Required Minimum Distributions (RMD's) are often resented because they are seen as "forcing" you
to sell securities from 401k/IRA savings and creating unwanted tax liability on the distribution.
Perhaps a little planning and a different perspective might help.
It is true that starting at age 72 you are required to take a distribution from a Traditional 401k/IRA
or from a Roth 401k (RMD's are not required for Roth IRA's). However, there are three things to keep in
mind that may make this transaction more palatable:
• You know in advance how much the distribution will be.
• There is no requirement that any securities need to be sold.
• The amount withdrawn may be immediately, or even simultaneously, re-invested.
The I.R.S. uses a set divisor schedule to determine the percent of savings that must be withdrawn at a certain age.
At age 72 you will be required to withdraw ~3.65% from applicable 401k/IRA savings. If you have multiple accounts
this can be taken all from one account, or you can take any amount from any account as long as the total equals the required % of savings. For example, if you have $1M in retirement savings, at age 72 your total RMD amount would
be ~$36,500. For those that need to use their retirement savings to help pay expenses, this is a "reasonable" amount.
If you need to withdraw more than this, the RMD is a moot point, but if not, it is well within the range of 3% to 5% that most advisers recommend as a desirable annual withdrawal amount that will allow your savings to last 25-30 years.
The RMD % does rise as you get older, but keep in mind that your savings would be decreasing at the same time
due to previous withdrawals. At age 75 you will need to withdraw 4.07% of your savings, but by then your balance
would be ~$854,600, so the withdrawal amount will be ~$36,200, or almost the same as it was at age 72. At age 85, the RMD % will be 6.25%, or ~ $33,675, and you would still have ~$500,000, or half of your original $1M balance.
Not too bad.
But wait, most likely you would have your savings invested and it would be earning returns. The average RMD withdrawal % from age 72 to age 85 is ~4.75%. If your savings also earned ~4.75% (reasonable) you would still have ~$950,000 at age 85. Earning a conservative 3% return, you would have ~$755,000. RMD's by themselves will not cause you to run out of savings.
RMD amounts are based on the account balance as of the prior year. Since you also know what the required withdrawal % will be each year (the divisors can change over time, but not by much), a little planning may improve the situation. What if you kept the amount that you needed for the RMD in cash, rather than as an investment that you have to sell?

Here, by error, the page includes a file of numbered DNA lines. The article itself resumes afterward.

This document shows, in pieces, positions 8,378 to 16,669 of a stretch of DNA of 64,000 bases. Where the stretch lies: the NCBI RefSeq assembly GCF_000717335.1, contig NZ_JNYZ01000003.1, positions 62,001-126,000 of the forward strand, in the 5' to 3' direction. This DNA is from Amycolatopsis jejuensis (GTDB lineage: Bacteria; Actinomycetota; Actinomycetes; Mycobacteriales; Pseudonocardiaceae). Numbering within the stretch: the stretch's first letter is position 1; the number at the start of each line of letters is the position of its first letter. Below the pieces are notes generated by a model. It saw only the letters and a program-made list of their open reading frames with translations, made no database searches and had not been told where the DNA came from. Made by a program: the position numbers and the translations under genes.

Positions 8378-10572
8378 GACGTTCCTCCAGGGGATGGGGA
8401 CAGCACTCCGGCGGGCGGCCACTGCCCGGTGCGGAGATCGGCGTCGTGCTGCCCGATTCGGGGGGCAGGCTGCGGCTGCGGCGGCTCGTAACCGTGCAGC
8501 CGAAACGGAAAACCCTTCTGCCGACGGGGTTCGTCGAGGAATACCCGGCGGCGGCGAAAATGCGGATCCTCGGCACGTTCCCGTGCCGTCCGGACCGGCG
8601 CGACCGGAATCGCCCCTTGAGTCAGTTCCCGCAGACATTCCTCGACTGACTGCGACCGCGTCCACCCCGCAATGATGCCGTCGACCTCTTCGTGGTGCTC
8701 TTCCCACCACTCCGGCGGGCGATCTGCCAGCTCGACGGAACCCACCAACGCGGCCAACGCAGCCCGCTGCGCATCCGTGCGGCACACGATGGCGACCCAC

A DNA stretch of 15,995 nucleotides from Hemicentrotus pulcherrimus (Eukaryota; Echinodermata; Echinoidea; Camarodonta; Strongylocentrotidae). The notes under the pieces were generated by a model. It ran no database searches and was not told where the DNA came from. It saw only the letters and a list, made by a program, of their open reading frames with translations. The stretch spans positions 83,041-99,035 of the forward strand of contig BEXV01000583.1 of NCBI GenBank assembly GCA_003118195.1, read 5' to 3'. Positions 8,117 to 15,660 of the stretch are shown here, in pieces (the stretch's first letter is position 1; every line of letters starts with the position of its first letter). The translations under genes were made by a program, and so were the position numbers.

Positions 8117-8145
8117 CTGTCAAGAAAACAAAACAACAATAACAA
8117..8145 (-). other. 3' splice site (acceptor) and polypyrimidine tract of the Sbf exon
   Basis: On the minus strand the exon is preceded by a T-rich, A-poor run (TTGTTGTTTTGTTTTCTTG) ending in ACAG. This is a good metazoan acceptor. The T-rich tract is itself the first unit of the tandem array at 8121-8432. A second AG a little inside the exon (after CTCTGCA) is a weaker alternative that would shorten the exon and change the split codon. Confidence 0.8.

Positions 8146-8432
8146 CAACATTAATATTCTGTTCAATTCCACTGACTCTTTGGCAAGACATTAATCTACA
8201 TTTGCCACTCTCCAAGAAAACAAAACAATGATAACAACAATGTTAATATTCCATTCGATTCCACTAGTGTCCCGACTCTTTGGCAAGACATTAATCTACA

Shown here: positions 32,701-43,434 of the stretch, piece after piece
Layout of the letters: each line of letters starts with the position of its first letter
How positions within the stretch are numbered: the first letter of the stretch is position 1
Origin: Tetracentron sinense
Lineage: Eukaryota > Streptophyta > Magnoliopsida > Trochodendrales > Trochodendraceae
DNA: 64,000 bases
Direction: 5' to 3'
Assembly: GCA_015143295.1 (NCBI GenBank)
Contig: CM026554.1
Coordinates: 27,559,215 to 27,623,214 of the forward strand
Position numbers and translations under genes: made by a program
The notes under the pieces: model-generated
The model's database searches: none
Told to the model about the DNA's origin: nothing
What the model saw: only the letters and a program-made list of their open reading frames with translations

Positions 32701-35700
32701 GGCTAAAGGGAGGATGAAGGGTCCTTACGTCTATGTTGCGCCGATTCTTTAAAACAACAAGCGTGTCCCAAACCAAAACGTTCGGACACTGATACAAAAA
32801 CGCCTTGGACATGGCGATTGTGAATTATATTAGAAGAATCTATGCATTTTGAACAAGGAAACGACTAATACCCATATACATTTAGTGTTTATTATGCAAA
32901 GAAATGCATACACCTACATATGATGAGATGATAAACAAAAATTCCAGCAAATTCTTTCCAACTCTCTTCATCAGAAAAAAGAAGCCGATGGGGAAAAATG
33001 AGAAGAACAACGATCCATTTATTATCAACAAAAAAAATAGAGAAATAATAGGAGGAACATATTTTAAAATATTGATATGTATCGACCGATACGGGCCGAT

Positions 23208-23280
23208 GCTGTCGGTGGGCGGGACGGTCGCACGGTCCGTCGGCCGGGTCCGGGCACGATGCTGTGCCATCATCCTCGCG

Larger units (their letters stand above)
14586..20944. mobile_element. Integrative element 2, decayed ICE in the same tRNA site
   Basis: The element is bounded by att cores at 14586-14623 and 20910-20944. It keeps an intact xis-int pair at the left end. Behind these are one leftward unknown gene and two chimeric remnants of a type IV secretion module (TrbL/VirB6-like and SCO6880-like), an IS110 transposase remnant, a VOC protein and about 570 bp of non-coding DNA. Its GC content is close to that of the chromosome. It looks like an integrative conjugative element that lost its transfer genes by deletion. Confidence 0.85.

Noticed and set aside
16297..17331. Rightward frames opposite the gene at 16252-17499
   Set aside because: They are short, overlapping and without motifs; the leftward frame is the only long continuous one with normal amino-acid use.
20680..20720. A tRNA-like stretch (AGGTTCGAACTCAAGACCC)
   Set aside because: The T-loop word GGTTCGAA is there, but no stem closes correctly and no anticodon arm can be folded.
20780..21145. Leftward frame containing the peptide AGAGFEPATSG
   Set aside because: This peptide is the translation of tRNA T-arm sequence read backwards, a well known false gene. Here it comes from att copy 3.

If you stay fully invested, and have to sell securities to satisfy the RMD, you never quite know if you will have to sell at
an opportune time, or an inopportune time. If you keep the necessary amount in cash you can let your investments continue to grow uninterrupted. Maybe even keep 2 years of RMD's in cash and only replenish your RMD "cash savings" when the markets are favorable.
Another option is not to sell anything. You can arrange to have securities ownership transferred directly from your 401k/IRA account to a taxable brokerage account. You only need to transfer enough to satisfy the RMD. You will still incur the tax liability on the value of the transfer, but at least you did not have to sell the securities at a time when you may not have wanted to.
The added advantage of this type of transfer is that if you hold the securities in the brokerage account for at least a year before selling, your cost basis is as of the transfer date, and any gains will be taxed at the capital gains tax rate rather than the ordinary income tax rate that RMD's are taxed at.
No one likes to be told what to do, but in the case of RMD's they may not be as bad as they may seem:
• You are withdrawing an amount that still lets your saving grow, and more importantly, last, for 25+ years.
• There is no requirement to ever sell any securities to satisfy the RMD.
• If you don't need the RMD for expenses, or at least not all of it, it can be re-invested to keep that money growing.
• Even with very conservative returns and 20 years of RMD's you can still retain at least 2/3 of your original balance.
• Use the RMD amount to pay the taxes owed on it and re-invest the remainder. You don't have to spend it!
You do have a few options that can make RMD's work a little more in your favor, if you plan ahead.